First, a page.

The House has approved a nearly $97 billion spending bill funding the occupation of Iraq and Afghanistan. The measure includes $1 billion in military and economic assistance to Pakistan. Lawmakers stripped a provision that would have granted $80 million toward the closure the US prison camp at Guantanamo Bay, Cuba. The final vote was 368-to-60, with a bloc of fifty-one antiwar Democrats voting in opposition. The Senate Appropriations Committee, meanwhile, has approved a $93 billion version of the bill that includes the Guantanamo funding but bars the transfer of any prisoners to US soil.
President Obama is expected to announce today plans to revive the military tribunal system for a small number of Guantanamo Bay prisoners. Obama shut down the military trials shortly after taking office as part of his repudiation of Bush administration policies in the so-called war on terror. According to the Associated Press, Obama will unveil new legal protections for prisoners in the renewed system. These include bans on hearsay evidence and evidence obtained through torture, as well as giving prisoners more leeway in selecting their military counsel. As a Senator, Obama supported an earlier proposal for establishing the military commissions but later opposed the final version approved by Congress. Human rights groups are criticizing Obama’s reversal. Jonathan Hafetz of the American Civil Liberties Union said, "There’s no detainee at Guantanamo who cannot be tried and shouldn’t be tried in the regular federal courts system… This is perpetuating the Bush administration’s misguided detention policy."
House Speaker Nancy Pelosi is accusing the CIA of deliberately misleading Congress about the torture of foreign prisoners. Pelosi made the charge Thursday in acknowledging she first learned of the waterboarding of CIA prisoners in 2003. Republicans have pointed to Pelosi’s involvement in torture briefings to deflect scrutiny of Bush administration officials. This week, the CIA released documents showing Pelosi was briefed on CIA waterboarding in September 2002. But Pelosi insisted she was told waterboarding wasn’t being used then and said secrecy rules forced her to remain silent when she learned more details several months later.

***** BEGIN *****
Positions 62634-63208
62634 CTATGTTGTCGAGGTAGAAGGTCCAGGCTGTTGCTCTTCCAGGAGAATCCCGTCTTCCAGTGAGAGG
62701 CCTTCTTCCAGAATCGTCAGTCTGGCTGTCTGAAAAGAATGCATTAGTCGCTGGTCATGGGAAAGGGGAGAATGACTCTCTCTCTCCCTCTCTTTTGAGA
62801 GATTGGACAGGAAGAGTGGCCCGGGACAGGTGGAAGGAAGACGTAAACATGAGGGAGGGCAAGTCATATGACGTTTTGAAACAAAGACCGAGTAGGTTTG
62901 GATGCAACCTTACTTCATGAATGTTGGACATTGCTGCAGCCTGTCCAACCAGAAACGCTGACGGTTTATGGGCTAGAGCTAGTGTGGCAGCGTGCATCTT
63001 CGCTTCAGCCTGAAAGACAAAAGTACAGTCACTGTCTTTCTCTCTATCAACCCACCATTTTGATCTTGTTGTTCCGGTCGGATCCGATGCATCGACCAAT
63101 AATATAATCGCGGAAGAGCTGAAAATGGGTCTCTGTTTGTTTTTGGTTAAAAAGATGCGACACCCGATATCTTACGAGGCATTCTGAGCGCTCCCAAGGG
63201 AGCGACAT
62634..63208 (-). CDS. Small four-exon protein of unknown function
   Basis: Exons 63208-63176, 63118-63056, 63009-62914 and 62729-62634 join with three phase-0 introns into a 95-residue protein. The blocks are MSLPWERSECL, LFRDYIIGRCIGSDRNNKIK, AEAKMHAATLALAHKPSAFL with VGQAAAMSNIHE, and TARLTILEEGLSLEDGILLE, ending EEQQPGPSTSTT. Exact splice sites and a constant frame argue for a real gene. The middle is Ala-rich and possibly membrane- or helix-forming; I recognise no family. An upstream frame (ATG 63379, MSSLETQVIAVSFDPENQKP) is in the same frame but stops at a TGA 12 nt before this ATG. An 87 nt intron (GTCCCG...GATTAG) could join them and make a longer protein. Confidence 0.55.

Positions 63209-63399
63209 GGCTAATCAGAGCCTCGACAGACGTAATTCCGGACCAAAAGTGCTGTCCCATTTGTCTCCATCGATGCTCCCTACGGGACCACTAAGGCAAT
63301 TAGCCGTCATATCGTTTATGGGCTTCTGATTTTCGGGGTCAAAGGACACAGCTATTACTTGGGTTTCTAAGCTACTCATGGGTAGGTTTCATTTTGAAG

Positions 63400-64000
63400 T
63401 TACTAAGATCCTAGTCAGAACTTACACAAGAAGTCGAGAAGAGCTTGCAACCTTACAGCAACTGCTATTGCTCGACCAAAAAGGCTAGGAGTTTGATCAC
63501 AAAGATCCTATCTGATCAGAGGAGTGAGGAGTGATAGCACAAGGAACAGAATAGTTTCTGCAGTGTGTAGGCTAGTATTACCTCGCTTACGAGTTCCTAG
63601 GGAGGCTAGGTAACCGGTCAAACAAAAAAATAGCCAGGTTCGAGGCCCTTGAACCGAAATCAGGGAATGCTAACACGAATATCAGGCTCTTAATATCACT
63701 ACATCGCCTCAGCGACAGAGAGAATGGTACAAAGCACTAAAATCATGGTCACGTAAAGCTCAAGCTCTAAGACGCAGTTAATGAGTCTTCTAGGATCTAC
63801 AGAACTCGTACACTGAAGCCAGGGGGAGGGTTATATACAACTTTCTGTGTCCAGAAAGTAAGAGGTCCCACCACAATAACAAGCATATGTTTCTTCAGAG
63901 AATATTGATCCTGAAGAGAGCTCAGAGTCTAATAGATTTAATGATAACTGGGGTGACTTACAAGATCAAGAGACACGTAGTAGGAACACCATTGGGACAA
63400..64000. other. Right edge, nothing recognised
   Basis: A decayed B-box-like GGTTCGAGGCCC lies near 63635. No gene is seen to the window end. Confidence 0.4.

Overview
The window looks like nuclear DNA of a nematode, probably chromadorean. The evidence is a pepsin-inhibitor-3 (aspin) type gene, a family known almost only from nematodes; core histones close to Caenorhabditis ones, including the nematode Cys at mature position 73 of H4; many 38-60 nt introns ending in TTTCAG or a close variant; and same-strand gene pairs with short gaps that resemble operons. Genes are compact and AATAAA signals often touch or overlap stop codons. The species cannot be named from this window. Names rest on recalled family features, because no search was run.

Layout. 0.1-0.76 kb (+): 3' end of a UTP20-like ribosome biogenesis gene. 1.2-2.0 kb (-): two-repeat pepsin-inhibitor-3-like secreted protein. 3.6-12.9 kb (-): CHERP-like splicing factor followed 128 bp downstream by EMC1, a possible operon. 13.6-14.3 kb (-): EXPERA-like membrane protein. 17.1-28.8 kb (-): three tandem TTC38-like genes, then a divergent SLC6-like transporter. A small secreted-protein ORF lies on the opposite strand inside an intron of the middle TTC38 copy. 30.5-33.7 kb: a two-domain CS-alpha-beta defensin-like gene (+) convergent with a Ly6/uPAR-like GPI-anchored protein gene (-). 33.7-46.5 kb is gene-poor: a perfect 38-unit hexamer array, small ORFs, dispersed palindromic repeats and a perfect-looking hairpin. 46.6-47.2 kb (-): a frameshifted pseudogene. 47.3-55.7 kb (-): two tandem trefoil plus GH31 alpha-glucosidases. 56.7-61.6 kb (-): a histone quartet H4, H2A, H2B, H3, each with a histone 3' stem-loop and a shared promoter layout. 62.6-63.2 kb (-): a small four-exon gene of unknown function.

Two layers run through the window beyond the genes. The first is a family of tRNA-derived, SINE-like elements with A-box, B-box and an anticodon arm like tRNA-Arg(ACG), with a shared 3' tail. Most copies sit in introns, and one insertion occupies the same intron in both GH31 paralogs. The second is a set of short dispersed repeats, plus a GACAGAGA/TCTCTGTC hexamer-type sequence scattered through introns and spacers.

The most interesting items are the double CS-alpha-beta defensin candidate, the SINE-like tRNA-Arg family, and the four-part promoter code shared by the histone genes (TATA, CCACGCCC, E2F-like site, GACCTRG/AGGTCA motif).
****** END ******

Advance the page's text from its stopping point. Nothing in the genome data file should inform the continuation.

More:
House Speaker Nancy Pelosi: "The CIA briefed me only once on enhanced interrogation techniques in September 2002 in my capacity as ranking member of the Intelligence Committee. I was informed then that the Department of Justice opinions had concluded that the use of enhanced interrogation techniques were legal. The only mention of waterboarding at that briefing was that it was not being employed."
Pelosi has called on the CIA to release detailed records of her 2002 briefing. The CIA, meanwhile, has denied a request from former Vice President Dick Cheney to release full records of prisoner interrogations to prove Bush administration torture tactics yielded valuable intelligence. Critics have dismissed Cheney’s call as political posturing because of the likelihood the CIA would reject his request.
The Treasury Department has confirmed six major insurance companies are poised to receive billions of dollars in new taxpayer aid. The Treasury has given preliminary approval for granting assistance to Hartford Financial Services Group, Prudential Financial, Lincoln National, Allstate, Ameriprise and Principal Financial Group. Hartford says it could receive up to $3.4 billion.